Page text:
You’ve been asking me how to make a Grain Bake. And I haven’t answered you. Here is why: It’s like asking someone how to put toothpaste onto a toothbrush. It’s easy to do, but it’s difficult to explain. It’s always the easiest things that are the most difficult to write about. Philosophers have gone for years thinking about answers to the simplest questions. And while I am certainly not a philosopher, I do have the entire “Grain Bake” thing down.


Dried raisins, cherries, fresh blueberries and canned pumpkin went into this one.

Why is it hard to explain? Because it’s like answering the questions, “How do you make a casserole?” Well, what kind of casserole do you want to make? See? Not that easy… Better I explain what a Grain Bake is and then try and explain how to make one.  A Grain bake is a casserole of sorts. Or, if you are from Minnesota, you would call it Hot Dish. Often brought to Potluck suppers, these dishes were quite popular in the 60’s and became a staple in the “Less work for Mother” movement in food. While not exactly “Haute cuisine” they are pretty tasty. However, I have to add that things got pretty weird once people discovered that adding a can of cream of mushroom soup to an oven-proof bowl full of any assorted conglomeration of stuff could be considered dinner.

Here is the definition:

casserole [ˈkæsəˌrəʊl]
1. (Cookery) a covered dish of earthenware, glass, etc., in which food is cooked and served
2. (Cookery) any food cooked and served in such a dish chicken casserole
(Cookery) to cook or be cooked in a casserole
[from French, from Old French casse ladle, pan for dripping, from Old Provençal cassa, from Late Latin cattia dipper, from Greek kuathion, diminutive of kuathos cup]  

Essentially, it’s a deep oven-proof well-greased dish you fill about halfway up with a mixture of grains, beans, fruit and other healthy stuff for your flock, cover it over with water, put a lid on it and bake it in the oven at about 350 degrees for about an hour until the water is absorbed. Okay, so what do you put in it? Good question. How about this stuff?


You can use barley, spelt, mung beans, lentils, whole wheat pasta, wild and brown rice, quinoa, coconut, dried fruit, fresh fruit, canned pumpkin, fresh pumpkin or squash, coconut, cooked dried beans, cinnamon, amaranth, buckwheat, oatmeal, Bob’s Red Mill Five Grain, sweet potato, chia seed, flax seed…well, you get the idea. Simply anything that is good for your bird. IMG_0517

This is what it looks like at the beginning.  You’re just putting stuff in there. Now keep adding stuff:


See? More stuff. I think I began with spelt and then threw in a wild rice blend.


Okay, here’s some more stuff going in. I think that’s barley. IMG_0523

Here is where I added coconut and cinnamon. I used to layer it. Now I don’t. Mixing it all together makes the grain bake more even and it seems to cook more evenly as a result. It also obviously yields a more consistent product.


Here I threw in some mung beans. Crappy photo, I know but I was shooting on the fly and just wanted to finish the assembly.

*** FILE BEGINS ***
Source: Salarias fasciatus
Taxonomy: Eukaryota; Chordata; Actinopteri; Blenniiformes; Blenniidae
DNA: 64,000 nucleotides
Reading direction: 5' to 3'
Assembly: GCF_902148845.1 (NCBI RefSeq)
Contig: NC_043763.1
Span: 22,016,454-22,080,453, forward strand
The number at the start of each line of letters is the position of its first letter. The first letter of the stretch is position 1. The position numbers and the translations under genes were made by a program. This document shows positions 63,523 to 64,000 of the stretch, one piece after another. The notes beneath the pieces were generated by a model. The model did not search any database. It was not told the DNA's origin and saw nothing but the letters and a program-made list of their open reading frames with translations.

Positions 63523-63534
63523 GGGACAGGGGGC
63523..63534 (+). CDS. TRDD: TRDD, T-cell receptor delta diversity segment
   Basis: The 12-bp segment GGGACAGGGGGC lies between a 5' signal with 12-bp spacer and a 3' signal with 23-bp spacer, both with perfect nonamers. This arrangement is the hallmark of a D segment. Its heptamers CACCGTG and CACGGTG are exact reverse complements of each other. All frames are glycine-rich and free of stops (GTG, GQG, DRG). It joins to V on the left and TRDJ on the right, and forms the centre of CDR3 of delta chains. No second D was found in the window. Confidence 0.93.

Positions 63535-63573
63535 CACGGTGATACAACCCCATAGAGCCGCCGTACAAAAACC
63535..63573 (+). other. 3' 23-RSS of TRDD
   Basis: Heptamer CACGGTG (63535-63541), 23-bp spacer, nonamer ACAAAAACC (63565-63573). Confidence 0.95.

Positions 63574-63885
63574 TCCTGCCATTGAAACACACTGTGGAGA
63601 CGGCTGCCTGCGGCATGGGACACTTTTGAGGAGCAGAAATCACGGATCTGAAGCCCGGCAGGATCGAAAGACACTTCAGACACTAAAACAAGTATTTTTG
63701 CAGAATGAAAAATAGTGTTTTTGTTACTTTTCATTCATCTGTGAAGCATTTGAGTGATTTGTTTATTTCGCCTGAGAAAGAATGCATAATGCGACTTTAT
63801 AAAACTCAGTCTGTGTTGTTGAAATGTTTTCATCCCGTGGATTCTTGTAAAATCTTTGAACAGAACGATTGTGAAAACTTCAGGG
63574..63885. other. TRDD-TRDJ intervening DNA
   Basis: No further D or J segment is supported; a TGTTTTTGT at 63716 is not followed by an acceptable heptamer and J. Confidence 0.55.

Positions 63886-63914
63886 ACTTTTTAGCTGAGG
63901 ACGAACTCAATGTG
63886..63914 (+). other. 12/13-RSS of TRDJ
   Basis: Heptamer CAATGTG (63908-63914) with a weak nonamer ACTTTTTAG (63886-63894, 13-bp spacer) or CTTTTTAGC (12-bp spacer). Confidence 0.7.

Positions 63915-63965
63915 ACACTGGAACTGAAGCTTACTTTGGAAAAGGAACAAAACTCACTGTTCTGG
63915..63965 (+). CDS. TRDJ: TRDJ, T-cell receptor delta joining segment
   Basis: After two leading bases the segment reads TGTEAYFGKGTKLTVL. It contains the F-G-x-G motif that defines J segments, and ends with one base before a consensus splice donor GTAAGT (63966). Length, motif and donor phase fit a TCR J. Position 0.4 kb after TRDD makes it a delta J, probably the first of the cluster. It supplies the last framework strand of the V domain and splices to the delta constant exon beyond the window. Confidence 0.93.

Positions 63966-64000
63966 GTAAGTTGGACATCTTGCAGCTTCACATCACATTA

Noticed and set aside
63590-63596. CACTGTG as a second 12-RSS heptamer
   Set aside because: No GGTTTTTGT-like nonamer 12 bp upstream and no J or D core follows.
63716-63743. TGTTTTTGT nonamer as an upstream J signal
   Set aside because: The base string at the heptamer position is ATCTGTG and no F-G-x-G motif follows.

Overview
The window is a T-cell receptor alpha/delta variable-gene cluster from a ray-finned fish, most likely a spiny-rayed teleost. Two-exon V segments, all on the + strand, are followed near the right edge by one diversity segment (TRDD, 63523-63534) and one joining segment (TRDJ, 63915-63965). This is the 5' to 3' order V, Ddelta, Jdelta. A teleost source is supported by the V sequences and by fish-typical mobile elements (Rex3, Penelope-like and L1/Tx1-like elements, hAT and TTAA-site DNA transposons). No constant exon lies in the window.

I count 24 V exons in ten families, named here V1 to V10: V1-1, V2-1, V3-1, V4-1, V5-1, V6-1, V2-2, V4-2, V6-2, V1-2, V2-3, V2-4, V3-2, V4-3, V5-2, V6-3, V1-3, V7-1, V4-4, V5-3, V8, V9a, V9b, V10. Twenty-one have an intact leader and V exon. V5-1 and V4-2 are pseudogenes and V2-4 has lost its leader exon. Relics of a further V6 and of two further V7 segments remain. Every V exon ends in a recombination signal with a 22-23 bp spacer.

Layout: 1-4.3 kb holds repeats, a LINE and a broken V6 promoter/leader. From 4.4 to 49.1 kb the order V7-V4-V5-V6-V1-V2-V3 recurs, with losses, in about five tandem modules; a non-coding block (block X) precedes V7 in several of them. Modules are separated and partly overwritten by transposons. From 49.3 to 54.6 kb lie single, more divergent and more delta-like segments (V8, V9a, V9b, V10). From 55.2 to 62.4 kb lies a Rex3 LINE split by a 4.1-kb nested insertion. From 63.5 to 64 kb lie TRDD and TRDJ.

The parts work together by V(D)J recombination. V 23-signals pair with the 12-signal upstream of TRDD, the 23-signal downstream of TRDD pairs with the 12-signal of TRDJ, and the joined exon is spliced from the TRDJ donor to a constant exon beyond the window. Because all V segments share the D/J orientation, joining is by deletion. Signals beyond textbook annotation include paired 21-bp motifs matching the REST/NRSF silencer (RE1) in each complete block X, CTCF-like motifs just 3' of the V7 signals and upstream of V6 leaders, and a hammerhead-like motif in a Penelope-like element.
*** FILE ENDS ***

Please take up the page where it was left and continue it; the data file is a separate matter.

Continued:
Quinoa is always good. It’s a nice addition. Enough said.


I like to use cinnamon in my grain bakes. I don’t know why; I think it’s because I put oatmeal and grains in it and it just seems to go with it. This is more of a sweet concoction as opposed to savory, although I’m going to try and work on something that isn’t sweet and employs vegetables.


Here I threw some whole wheat pasta shells in there. I don’t use pasta much anymore. I don’t know why exactly. Probably because I’m messing around with trying out other stuff.


Here is where I covered the whole mess with water. I poked around a bit to make sure the water got into every nook and cranny.


Here is Mr. Grain Bake in the oven with the lid off so you can see it. Don’t look at my oven.


Here’s one where I used fresh cut-up apples and fresh cranberries with coconut. By the way, remember to fill the casserole dish only about half way to two thirds of the way up. This stuff swells as it absorbs the water.


Same casserole in the oven with the lid on baking away. Stop staring at my oven.


This one was dried cranberries and walnuts. I think Nan and I ate this one. It was delicious, thanks for asking. And yes the Greys got some too…


This one I did in a lasagna pan. It was drier in texture and had the consistency of a meatloaf. It was okay, just not one of my best efforts. Avert eyes away from my oven.


Hmm. Well, I know it has lentils in it. I think this one was the last one I made before last night’s grain bake. I know the Greys really liked this one. I still have some of this left in the freezer. So there you have it.

That’s how to make a Grain Bake. Let’s see what Kris Porter comes up with when she riffs on this idea! (I know she will!)  I hope that clears up any questions you might have about it. If you have any questions let me know. And I’ll answer them if I have an answer them. Oh and by the by, you bag it and store it exactly the same way you store Chop.


Let the good times roll! I think I will now take all of my extra time I saved myself making this Grain Bake and clean my oven. Or not.